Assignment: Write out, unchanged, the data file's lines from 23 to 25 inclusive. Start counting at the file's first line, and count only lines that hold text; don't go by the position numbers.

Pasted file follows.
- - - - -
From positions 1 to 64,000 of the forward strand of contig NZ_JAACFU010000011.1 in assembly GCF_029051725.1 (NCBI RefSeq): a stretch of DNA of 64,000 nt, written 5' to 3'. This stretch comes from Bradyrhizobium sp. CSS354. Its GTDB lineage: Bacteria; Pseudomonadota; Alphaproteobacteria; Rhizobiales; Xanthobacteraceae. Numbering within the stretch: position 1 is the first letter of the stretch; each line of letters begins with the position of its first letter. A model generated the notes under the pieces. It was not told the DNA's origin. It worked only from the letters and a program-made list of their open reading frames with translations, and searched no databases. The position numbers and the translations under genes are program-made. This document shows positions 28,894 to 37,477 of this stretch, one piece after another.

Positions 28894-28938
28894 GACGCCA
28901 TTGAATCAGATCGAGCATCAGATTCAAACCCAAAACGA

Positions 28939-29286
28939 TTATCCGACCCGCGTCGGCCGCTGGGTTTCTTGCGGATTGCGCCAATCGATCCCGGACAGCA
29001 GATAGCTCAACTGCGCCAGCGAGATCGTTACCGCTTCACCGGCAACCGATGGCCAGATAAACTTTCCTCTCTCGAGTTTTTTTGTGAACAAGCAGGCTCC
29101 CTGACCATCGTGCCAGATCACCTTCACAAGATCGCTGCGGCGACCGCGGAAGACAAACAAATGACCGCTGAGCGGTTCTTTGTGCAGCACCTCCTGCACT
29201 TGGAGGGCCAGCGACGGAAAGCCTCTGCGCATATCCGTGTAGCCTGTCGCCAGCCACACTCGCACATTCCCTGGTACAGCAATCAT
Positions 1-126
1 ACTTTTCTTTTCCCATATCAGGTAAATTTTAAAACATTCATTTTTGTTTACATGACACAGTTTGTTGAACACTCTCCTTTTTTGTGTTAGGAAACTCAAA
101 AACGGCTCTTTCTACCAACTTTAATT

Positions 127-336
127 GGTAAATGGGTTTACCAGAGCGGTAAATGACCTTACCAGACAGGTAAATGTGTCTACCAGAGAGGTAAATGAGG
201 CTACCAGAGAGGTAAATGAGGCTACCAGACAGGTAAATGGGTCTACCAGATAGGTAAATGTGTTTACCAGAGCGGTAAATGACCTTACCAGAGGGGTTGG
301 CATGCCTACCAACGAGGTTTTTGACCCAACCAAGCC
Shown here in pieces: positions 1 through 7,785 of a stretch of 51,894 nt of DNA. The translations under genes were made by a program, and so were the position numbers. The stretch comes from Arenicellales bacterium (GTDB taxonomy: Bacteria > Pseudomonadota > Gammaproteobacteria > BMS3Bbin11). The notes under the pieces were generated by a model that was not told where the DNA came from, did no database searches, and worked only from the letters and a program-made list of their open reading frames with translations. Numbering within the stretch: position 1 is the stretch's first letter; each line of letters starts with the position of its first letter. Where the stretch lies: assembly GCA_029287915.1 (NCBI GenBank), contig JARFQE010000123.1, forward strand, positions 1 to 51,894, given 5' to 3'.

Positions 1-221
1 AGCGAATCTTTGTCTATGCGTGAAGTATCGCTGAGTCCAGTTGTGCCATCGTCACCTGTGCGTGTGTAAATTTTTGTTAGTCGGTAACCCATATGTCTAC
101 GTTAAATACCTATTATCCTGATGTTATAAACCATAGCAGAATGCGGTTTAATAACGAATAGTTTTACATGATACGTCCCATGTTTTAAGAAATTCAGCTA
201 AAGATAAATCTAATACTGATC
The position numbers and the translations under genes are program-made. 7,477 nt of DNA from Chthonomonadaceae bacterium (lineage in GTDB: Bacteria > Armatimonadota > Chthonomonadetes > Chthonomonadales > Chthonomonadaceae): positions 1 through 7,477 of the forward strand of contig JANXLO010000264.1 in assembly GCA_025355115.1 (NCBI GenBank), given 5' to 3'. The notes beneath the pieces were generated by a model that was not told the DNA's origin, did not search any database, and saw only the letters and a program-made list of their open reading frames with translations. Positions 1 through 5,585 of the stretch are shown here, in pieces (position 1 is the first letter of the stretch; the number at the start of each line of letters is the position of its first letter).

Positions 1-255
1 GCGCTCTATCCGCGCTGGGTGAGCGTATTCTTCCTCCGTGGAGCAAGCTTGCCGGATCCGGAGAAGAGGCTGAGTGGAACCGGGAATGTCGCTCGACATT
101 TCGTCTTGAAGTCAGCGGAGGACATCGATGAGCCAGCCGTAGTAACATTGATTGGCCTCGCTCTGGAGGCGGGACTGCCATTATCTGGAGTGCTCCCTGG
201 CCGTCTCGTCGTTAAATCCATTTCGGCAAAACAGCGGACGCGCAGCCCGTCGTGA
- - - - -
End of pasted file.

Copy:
Positions 1-255
1 GCGCTCTATCCGCGCTGGGTGAGCGTATTCTTCCTCCGTGGAGCAAGCTTGCCGGATCCGGAGAAGAGGCTGAGTGGAACCGGGAATGTCGCTCGACATT
101 TCGTCTTGAAGTCAGCGGAGGACATCGATGAGCCAGCCGTAGTAACATTGATTGGCCTCGCTCTGGAGGCGGGACTGCCATTATCTGGAGTGCTCCCTGG